Hope springs eternal about Europe's ability to finally resolve its sovereign debt crisis. For despite a double dip economic recession and despite the clearest of signs of austerity fatigue, the markets appear to be buying European policymakers' reassurances that the worst of the crisis is now behind us. The markets do so seeming to have forgotten previous hollow European policymaker reassurances since the start of the crisis in early 2010. They also do so in seeming disregard of the underlying economic and political forces now at play in Europe. Those forces offer little hope that the European periphery will soon extricate itself from its seeming downward economic and political spiral, which could make 2013 yet another challenging year for the Euro.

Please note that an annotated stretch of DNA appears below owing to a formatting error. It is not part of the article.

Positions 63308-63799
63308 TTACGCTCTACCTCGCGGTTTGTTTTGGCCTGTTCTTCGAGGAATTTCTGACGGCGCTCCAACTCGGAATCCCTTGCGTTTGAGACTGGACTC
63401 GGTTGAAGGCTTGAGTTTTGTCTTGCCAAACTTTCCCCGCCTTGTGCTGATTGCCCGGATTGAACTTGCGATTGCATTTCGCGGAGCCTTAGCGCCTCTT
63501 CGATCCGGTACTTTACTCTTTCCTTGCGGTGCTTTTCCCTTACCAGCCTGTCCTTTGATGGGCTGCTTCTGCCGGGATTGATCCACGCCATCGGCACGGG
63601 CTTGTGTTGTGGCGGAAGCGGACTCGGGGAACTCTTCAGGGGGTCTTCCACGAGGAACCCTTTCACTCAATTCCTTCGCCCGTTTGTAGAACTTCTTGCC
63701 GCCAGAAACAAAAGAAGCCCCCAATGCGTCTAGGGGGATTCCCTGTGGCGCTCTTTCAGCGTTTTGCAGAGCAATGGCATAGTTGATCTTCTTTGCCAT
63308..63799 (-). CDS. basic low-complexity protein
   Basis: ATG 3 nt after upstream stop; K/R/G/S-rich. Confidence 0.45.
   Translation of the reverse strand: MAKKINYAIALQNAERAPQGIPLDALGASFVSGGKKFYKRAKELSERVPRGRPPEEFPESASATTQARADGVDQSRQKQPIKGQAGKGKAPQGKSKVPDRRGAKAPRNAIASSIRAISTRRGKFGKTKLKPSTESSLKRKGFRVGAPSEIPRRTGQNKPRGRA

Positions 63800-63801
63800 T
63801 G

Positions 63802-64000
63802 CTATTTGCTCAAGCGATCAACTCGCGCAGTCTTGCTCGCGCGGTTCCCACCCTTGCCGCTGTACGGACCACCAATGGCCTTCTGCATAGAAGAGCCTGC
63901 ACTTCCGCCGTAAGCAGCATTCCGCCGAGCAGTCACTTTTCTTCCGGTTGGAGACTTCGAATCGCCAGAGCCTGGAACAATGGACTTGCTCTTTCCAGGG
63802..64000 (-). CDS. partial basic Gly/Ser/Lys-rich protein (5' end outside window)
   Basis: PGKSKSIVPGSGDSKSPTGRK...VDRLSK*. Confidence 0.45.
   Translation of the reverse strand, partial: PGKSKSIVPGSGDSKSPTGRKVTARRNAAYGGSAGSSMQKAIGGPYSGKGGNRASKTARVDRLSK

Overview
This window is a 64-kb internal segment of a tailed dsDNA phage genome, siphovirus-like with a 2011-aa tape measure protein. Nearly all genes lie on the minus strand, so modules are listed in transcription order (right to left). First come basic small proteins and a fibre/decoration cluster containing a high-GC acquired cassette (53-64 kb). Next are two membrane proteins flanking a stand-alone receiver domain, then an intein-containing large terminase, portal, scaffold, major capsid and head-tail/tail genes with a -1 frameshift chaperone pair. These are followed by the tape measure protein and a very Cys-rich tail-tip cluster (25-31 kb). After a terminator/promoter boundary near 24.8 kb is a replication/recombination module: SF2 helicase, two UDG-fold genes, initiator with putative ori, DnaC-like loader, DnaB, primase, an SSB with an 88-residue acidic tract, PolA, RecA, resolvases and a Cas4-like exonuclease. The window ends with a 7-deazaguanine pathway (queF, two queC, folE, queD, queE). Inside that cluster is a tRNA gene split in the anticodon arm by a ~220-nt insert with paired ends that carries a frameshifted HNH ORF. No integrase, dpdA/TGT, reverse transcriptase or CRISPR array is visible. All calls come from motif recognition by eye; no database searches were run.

2012 was not a good year for the European economy. According to the European Central Bank (ECB), the overall European economy again succumbed to economic recession. And it did so before having recovered to its pre-Lehman 2008 crisis peak, which raises the disturbing prospect of a lost European economic decade. Meanwhile the Greek economy literally collapsed, as reflected by a cumulative 20 percent drop in output since 2009, while the economies in Italy, Portugal, and Spain experienced economic contractions of between 1 ½ percent and 3 percent. This dismal economic performance sent unemployment soaring to over 25 percent in Greece and Spain and to over 15 percent in Ireland and Portugal. Worse yet, youth unemployment in Greece and Spain reached over 50 percent.